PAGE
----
More Troops?

In today's Washington Post, WilliamKristol and Rich Lowry solve all of Bush's Iraq problems:

"We are at a crucial moment in Iraq. Supporters of the war, like us, have in the past differed over tactics. But at this urgent pass, there can be no doubt that we need to stop the downward slide in Iraq by securing Baghdad.

There is no mystery as to what can make the crucial difference in the battle of Baghdad: American troops. A few thousand U.S. troops have already been transferred to Baghdad from elsewhere in Iraq. Where more U.S. troops have been deployed, the situation has gotten better. Those neighborhoods intensively patrolled by Americans are safer and more secure. But it is by no means clear that overall troop numbers in Baghdad are enough to do the job. And it is clear that stripping troops from other fronts risks progress elsewhere in the country.

The bottom line is this: More U.S. troops in Iraq would improve our chances of winning a decisive battle at a decisive moment. This means the ability to succeed in Iraq is, to some significant degree, within our control. The president should therefore order a substantial surge in overall trooplevels in Iraq, with the additional forces focused on securing Baghdad."

Strategic questions aside,Glenn Greenwald points out that this idea is, um, a bit of a flip flop.
"You hardly qualify as a retired general these days unless you have written an op-ed piece demanding Secretary of Defense DonaldRumsfeld's resignation. One of Rummy's alleged sins was not providing enough troops to secure postwar Iraq. The debate over troop levels will rage for years; it is both characteristically American and somewhat beside the point.

Obviously, if we had it to do over again, we would send more troops in the hopes that sheer numbers would head off our problems. But to think that higher troop levels would have been a magic bullet is to indulge a very American faith in the power of mass to overcomeanything. In Iraq, we have faced a delicate political and cultural problem that requires finesse above all — finesse dependent on a fine-tuned understanding of an alien society." (Bolds Mr. Greenwald's)
That's Lowry in the National Review on April 14, 2006. That's right, 2006. Not a two years ago, just five months

What garnered this quick change in direction? Could it be a need to be the polar opposite to what Democrats (and a growing number of Republicans) are proposing - a draw down in the number of troops in Iraq?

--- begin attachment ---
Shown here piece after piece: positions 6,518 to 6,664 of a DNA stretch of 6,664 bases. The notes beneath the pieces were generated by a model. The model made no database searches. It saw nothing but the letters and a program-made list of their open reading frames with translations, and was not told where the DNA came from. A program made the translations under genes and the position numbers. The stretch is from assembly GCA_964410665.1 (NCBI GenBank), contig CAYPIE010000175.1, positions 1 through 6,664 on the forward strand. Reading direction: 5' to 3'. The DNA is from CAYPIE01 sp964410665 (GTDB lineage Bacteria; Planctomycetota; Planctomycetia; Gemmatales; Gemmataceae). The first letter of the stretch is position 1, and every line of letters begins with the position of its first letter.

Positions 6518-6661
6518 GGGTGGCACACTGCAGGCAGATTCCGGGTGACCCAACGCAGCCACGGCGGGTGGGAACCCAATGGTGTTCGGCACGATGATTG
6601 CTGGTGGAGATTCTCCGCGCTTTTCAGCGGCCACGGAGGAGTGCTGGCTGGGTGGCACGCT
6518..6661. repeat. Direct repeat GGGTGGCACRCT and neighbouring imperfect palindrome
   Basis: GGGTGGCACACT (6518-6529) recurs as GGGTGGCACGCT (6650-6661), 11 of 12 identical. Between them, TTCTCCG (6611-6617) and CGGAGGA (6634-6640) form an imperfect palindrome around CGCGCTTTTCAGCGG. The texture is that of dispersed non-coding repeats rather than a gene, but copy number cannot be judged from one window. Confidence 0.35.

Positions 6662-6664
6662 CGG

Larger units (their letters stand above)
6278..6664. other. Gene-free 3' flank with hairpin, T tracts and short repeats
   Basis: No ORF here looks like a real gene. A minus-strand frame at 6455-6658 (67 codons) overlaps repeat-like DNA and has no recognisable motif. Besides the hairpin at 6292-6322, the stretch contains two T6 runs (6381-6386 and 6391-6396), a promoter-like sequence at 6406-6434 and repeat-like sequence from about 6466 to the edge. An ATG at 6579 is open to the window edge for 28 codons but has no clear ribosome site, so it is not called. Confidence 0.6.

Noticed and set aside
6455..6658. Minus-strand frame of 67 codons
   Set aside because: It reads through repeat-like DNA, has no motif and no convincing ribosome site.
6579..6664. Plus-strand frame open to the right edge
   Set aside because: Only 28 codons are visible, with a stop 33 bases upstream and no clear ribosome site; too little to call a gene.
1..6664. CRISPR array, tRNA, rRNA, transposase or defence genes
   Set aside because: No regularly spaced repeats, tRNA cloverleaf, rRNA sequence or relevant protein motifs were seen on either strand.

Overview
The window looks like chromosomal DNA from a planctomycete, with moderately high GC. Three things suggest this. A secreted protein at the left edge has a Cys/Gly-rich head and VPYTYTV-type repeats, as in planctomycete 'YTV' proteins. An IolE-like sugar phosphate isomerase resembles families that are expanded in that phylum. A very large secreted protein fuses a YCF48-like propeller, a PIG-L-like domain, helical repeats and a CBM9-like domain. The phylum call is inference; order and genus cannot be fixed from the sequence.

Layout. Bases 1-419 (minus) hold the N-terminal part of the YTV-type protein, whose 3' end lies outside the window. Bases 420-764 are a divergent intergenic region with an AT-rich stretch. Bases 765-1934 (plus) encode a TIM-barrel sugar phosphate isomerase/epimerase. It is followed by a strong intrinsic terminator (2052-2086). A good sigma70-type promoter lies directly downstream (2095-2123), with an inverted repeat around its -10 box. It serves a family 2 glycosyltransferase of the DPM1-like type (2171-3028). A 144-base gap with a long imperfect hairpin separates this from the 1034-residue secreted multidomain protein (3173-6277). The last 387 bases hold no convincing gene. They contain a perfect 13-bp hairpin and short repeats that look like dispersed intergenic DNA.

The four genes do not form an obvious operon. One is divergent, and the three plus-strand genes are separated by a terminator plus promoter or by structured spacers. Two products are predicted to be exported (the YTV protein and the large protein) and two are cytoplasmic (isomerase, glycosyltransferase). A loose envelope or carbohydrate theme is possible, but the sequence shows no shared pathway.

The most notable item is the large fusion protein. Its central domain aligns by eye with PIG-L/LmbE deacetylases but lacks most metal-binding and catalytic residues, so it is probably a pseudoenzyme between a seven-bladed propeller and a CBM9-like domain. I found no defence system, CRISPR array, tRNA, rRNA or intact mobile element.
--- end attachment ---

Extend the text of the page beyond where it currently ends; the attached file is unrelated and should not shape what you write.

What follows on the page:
I think this idea has less to do with actually 'winning' in Iraq than it does in proving to everyone that they still believe in the mission in Iraq. Because, for them, a strong enough belief is all that's needed to be successful. After building a party image that is based almost entirely on being resolute, always sure, and always right (and opposed to Democrats who are always flip-flopping, never sure of anything, and always wrong) admitting that the center-piece of Republican foreign policy is wrong and needs to be changed brings everything that Republicans have done since 2000 into question.

If you claim that you're never wrong, then you say that you are wrong, everything you ever did is suddenly open to criticism.

The fact that Bush will not leave Iraq 'as long as he's President' has less to do with military strategy and everything to do with internal politics. Dead soldiers and civilians are just collateral damage.

Kristol and Lowry fill out the rest of their alotted word count with largely meaningless platitdues, including this gem:
"But in the current environment of sectarian bloodletting, all signs are that American troops are more trusted and more welcome thanIraqis."
I have some doubts about that one. Lowry also wrote in the May 9, 2005 issue of New Republic

"It is time to say it unequivocally: We are winning in Iraq"
And I'm supposed to trust this guy when he says that the solution (to what problem, we're winning!) is to send more Americans? I'd laugh it it weren't so horribly un-funny.

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